We will examine the nature, development, and concrete workings of modern capitalism and how they intersect with race, class, and gender in historical and contemporary contexts. Recurring themes include the relationship among oppression, exploitation, social movements, reform and fundamental change, and the construction of alternatives to capitalism. We will examine how social change has occurred in the past, present trends, and alternatives for the future. Theoretical frameworks informing understandings of current U.S. and global political economy will include liberalism, neoclassical economics, Marxism, feminism, postcolonialism, and anarchism. We will apply these frameworks to analyze key issues including education, the media, climate change, hunger, debt, immigration, refugees, and the criminal justice system.
In fall, the U.S. experience will be our central focus. We will begin with the material and ideological foundations of the U.S. political economy, focusing on specific issues including the slave trade, racial, gender, economic, and environmental inequality, the labor movement and the western push to "American Empire." We will examine the linkages between the economic core of capitalism, political and social structures, and gender, race and class relations; how resource struggles and environmental inequities are implicated in efforts to oppress, dispossess, or otherwise control populations; and how contemporary social movements have mobilized in resistance. Foundational microeconomics principles from neoclassical and political economy perspectives will inform these examinations, focusing on topics such as the structure and failure of markets, work and wages, growing economic inequality, poverty, debt as a means of dispossession, and the gendered and racial divisions of labor.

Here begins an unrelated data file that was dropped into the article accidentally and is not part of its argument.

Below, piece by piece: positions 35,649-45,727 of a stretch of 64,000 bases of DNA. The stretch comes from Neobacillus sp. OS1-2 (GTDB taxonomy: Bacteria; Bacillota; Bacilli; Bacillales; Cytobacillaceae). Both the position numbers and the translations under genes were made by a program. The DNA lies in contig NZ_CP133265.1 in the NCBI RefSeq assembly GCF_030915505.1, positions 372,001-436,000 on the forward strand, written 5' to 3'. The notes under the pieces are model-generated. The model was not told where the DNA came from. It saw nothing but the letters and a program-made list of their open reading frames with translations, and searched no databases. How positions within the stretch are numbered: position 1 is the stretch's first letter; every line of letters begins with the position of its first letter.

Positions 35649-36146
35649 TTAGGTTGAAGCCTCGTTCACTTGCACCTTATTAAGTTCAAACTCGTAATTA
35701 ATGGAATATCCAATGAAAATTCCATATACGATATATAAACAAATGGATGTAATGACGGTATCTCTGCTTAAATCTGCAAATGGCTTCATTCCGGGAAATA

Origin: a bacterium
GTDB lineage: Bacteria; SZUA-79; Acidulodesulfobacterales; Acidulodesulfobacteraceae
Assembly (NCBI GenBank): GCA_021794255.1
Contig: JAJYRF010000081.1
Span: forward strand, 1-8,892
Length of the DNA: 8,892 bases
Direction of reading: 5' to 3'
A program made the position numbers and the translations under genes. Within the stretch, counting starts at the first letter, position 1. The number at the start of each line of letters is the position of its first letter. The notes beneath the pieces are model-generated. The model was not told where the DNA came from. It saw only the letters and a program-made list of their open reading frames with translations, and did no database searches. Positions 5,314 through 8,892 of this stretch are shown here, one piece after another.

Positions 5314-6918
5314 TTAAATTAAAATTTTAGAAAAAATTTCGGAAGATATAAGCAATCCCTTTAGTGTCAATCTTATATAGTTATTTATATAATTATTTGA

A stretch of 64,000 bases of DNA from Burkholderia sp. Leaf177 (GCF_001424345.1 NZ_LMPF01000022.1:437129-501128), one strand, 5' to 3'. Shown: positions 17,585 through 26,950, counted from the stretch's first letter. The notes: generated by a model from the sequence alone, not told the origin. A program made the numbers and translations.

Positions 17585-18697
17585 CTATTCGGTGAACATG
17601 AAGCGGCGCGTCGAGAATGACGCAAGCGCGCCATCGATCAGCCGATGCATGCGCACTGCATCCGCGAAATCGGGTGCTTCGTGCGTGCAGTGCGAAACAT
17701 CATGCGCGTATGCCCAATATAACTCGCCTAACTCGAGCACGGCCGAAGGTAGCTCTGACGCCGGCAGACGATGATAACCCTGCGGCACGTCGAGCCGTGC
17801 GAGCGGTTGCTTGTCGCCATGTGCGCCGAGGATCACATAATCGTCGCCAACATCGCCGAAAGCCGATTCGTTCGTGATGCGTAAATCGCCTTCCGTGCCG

In winter, we will examine the U.S. political economy in global context. As such, topics examined will include economic globalization, development, international migration, U.S. foreign policy, international relations, global environmental politics, trade agreements, the role of multilateral institutions; and alternatives to neoliberal capitalism. As such we will explore socialism, participatory economies, and community-based economies and study strategies for social change based on grassroots social movements in India, Mexico and Bolivia. Foundational macroeconomics principles will inform these explorations, focusing on topics such as austerity, economic instability, unemployment, and underemployment.
Students will engage with the material through seminars, lectures, guest speakers, films, and workshops. Written assignments include reflection papers, synthesis papers, argumentative essays, in-class and take-home examinations. In winter, students will write a research paper on a relevant political economy topic or pursue an internship in an organization or group whose activities are closely related to the themes of this program.
New students accepted in winter.
Course Reference Numbers
Course Reference Numbers
political economy, economics, history, education, community organizing, labor organizing, global justice movement, law, development, and social work.
$25 in winter for overnight field trip.